RASTECH Magazine

Industry update News Technology
Umitron releases AI tool for shrimp farmers

March 31, 2022  By  Nestor Arellano

Umitron PTE LTD, a Singapore-based technology company has launched an artificial intelligence (AI) enabled analytics tool that can help shrimp farmers track multiple biological conditions and other factors in real time.

The company said its Umitron Eagle software  shrimp producers can now optimize their feeding protocols easily and automatically using real-time analytics.

Despite the rapid growth of the shrimp production industry, producers are still plagued by many issues ranging from disease outbreaks, general health management and poor environmental management protocols that can lead to mass mortality events and disrupt the supply chain, according to Umitron.


“While solutions exist to remotely control feeding (via timer-based automatic feeders) and monitor environmental parameters using sensors, they are currently unable to analyse the real-time conditions of the shrimp. This is further exacerbated by the fact that most farming environments have poor visibility (i.e. high turbidity) and that digital transformations have been slower and more limited for shrimp than their fish counterparts,” a press release from the company said.

The tool developed by the company also assess shrimp production conditions in real-time using customized AI algorithms. These include but are not limited to real-time appetite analysis, health and growth conditions, and biomass. While important, these metrics are not always actively charted and monitored due to a lack of available resources and solutions on the market, be it manpower or automation-wise.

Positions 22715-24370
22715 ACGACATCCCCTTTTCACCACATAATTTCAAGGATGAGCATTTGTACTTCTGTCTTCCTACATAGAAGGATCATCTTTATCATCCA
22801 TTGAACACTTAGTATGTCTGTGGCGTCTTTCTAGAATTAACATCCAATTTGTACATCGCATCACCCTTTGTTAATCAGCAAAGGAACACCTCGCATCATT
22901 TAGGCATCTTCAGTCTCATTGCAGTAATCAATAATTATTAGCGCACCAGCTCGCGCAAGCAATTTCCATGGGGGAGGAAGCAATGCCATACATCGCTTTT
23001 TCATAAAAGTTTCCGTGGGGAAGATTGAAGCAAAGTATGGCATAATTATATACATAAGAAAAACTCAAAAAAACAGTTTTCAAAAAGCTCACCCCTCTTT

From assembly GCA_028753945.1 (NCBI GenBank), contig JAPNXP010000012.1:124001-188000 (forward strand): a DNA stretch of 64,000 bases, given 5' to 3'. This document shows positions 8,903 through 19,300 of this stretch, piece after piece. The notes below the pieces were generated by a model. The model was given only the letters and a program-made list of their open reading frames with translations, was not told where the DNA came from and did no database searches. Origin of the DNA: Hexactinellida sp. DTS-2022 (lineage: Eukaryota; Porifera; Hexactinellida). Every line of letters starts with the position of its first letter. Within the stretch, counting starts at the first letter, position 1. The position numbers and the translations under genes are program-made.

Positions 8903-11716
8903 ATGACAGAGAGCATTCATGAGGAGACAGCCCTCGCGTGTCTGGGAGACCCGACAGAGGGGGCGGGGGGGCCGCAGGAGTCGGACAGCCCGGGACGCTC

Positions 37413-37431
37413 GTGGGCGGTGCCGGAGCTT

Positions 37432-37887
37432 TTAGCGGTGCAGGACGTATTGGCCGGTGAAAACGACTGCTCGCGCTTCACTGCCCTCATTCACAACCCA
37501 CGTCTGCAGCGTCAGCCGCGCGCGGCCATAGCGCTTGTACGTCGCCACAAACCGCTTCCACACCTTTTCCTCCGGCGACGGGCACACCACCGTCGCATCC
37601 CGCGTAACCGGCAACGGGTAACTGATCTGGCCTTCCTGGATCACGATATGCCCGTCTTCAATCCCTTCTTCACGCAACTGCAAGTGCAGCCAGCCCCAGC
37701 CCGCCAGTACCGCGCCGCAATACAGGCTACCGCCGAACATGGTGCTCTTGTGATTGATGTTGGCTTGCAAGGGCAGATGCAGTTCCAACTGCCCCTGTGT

According Unitrom, their solution can help shrimp producers achieve:

  • improvements in FCR, growth and harvest amounts for each crop
  • improved biosecurity measures and work protocols
  • a reduction in feed wastage which may contribute to undesirable environmental conditions such as poor water quality and highly-turbid conditions and require frequent water changes
  • better long-term farming management protocols and optimized operations using the accumulated production data


Print this page


Stories continue below